Yeah, IB is listed on the "Boerse Frankfurt": http://en.boerse-frankfurt.de/stock/Interactive_Brokers_Group-share, which is a specialist venue (i.e. no open order books but market maker quotes only) of the Frankfurt Stock Exchange. I'd say that that is technically part of the Frankfurt Stock Exchange.
When you are dead, you do not know you are dead. It's only painful and difficult for others. The same applies when you are stupid.

bizaro86

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Re: IBKR - Interactive Brokers
« Reply #485 on: November 07, 2018, 11:43:43 AM »
IEX got back to me and said they are working on it already, but didn't provide a time line on when it would be done. (And it probably goes at government speed, so months/years vs milliseconds...)

Thanks for the suggestion on Frankfurt, that's very helpful.

I'm not hugely comfortable with any uncertainty here, as 50% of my IBKR position is a couple percent of my portfolio... However, the page writser linked to notes the ISIN as the same as the one I own, so I think this should be OK.

writser

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Re: IBKR - Interactive Brokers
« Reply #486 on: November 07, 2018, 11:47:56 AM »
It's definitely the same stock. Question is if the Canadian government is ok with you buying / holding the stock in the US on IEX when the designated listing is on a floor-trading segment of the Frankfurter Boerse.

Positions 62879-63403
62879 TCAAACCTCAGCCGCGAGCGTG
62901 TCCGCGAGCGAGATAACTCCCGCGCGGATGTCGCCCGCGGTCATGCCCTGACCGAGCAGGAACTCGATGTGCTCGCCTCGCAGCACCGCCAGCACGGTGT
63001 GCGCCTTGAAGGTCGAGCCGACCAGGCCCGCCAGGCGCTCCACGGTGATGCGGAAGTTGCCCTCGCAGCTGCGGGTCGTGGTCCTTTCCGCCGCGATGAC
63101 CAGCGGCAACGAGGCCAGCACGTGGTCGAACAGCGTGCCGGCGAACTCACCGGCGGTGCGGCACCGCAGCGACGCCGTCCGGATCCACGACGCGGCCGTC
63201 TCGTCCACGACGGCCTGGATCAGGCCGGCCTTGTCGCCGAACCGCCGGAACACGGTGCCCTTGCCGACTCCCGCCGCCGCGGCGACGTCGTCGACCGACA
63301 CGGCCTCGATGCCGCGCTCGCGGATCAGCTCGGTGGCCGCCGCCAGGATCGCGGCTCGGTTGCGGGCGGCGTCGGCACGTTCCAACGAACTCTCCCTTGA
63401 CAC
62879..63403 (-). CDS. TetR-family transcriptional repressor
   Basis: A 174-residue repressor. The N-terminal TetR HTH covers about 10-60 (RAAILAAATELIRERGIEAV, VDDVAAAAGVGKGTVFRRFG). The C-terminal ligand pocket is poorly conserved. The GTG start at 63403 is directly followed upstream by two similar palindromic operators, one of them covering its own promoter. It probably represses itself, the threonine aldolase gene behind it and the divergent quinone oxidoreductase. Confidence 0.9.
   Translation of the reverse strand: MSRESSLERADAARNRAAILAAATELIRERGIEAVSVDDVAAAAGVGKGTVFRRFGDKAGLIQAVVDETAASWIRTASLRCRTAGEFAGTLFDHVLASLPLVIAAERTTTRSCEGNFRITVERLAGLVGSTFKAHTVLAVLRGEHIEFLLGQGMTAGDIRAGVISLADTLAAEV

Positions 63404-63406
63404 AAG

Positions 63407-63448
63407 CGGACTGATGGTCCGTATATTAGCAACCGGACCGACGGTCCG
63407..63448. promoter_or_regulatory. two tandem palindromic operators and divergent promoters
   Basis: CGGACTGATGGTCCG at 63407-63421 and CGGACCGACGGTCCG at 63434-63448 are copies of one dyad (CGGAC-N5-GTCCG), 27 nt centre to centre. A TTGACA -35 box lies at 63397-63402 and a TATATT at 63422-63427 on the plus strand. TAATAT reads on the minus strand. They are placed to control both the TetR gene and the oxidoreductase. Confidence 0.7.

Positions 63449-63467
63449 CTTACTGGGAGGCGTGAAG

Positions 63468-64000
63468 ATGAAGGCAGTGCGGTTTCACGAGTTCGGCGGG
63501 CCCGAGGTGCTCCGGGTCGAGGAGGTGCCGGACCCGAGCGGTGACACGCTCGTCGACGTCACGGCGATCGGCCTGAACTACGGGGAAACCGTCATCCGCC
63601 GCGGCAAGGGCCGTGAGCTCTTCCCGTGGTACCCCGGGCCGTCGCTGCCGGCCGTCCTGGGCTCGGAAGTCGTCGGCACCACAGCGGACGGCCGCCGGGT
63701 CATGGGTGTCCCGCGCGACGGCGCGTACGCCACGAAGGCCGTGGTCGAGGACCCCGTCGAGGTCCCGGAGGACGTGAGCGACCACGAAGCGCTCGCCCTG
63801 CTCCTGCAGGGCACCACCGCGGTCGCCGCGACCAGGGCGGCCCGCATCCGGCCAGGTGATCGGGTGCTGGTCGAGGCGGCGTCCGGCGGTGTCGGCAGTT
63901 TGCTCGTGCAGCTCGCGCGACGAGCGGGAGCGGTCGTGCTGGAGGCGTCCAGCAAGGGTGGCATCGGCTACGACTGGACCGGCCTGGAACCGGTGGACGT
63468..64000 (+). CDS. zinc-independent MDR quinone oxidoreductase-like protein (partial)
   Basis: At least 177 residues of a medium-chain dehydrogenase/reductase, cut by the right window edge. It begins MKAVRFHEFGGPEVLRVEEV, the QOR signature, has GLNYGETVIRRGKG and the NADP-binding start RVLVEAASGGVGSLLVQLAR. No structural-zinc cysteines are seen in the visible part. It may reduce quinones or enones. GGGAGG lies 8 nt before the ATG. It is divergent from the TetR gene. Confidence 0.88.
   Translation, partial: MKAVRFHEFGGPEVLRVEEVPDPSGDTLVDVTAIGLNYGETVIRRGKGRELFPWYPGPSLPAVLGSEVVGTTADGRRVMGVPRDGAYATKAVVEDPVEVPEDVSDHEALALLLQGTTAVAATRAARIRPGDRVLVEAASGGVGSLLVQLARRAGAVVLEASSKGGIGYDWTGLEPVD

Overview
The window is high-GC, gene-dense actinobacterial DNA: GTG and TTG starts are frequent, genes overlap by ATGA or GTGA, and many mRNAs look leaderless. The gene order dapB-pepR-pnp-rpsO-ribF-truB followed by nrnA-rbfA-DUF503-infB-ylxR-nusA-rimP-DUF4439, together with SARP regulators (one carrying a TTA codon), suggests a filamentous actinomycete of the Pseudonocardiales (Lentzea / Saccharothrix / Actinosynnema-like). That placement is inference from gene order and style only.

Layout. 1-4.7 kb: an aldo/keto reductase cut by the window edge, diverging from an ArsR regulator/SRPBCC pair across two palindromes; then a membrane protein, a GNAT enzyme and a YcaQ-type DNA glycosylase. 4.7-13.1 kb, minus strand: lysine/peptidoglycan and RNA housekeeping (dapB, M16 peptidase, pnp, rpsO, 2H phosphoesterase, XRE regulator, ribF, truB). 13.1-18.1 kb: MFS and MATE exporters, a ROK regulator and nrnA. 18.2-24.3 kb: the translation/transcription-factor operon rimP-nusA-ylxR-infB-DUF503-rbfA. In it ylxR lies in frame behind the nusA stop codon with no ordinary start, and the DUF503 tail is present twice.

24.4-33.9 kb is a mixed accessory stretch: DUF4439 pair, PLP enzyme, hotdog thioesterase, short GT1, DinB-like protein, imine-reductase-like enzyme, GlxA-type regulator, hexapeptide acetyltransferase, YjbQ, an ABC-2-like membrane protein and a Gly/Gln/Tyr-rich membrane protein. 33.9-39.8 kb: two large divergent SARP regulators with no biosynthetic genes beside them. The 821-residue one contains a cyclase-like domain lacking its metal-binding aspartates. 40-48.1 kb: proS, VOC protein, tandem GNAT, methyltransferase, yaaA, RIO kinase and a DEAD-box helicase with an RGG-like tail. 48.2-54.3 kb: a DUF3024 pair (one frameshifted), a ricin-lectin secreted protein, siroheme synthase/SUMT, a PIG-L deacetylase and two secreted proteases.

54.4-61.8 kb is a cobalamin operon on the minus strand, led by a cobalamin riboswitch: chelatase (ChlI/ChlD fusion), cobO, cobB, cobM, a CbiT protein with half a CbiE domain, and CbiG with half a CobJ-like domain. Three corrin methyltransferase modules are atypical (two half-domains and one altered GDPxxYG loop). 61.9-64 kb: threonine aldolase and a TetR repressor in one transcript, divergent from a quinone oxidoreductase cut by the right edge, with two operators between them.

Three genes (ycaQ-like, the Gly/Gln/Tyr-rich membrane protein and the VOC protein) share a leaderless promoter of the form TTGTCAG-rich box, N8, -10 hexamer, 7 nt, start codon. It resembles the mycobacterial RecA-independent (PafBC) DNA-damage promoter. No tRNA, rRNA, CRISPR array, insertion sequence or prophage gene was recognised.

When you are dead, you do not know you are dead. It's only painful and difficult for others. The same applies when you are stupid.

bizaro86

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Re: IBKR - Interactive Brokers
« Reply #487 on: November 07, 2018, 11:55:54 AM »
Thanks! I'm pretty sure any Frankfurt listing qualifies, as exchanges where only certain tiers are allowed (TSX Venture, Jamaica) have the allowed tiers in brackets in the list I linked above.


matts

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Re: IBKR - Interactive Brokers
« Reply #488 on: November 07, 2018, 12:09:42 PM »
You should be fine. Just have the Frankfurt info ready if the CRA ever calls. I've held an OTC stock in my RRSP (which is not allowed) for years and no one has ever raised an issue. Like you, I can point to the same ISIN being dual-listed on a qualifying exchange in Amsterdam. I had to buy the OTC version because my broker won't let me buy any stock outside NA.


Hielko

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Re: IBKR - Interactive Brokers
« Reply #489 on: November 07, 2018, 12:22:57 PM »
Thanks! I'm pretty sure any Frankfurt listing qualifies, as exchanges where only certain tiers are allowed (TSX Venture, Jamaica) have the allowed tiers in brackets in the list I linked above.
You think so? I'm not a Canadian, don't know anything about Canadian taxes, but would seem very logical to me that what counts is an official listing. Because you don't even have to go outside the US if you want to trade IBKR on something else than IEX itself. You can route your order to the NYSE, AMEX, BATS and a dozen other US exchanges/trading venues. Secondly, that would probably imply that you can just ignore the whole designated exchange rule, since especially in Frankfurt you can trade basically everything that is listed somewhere else in the world.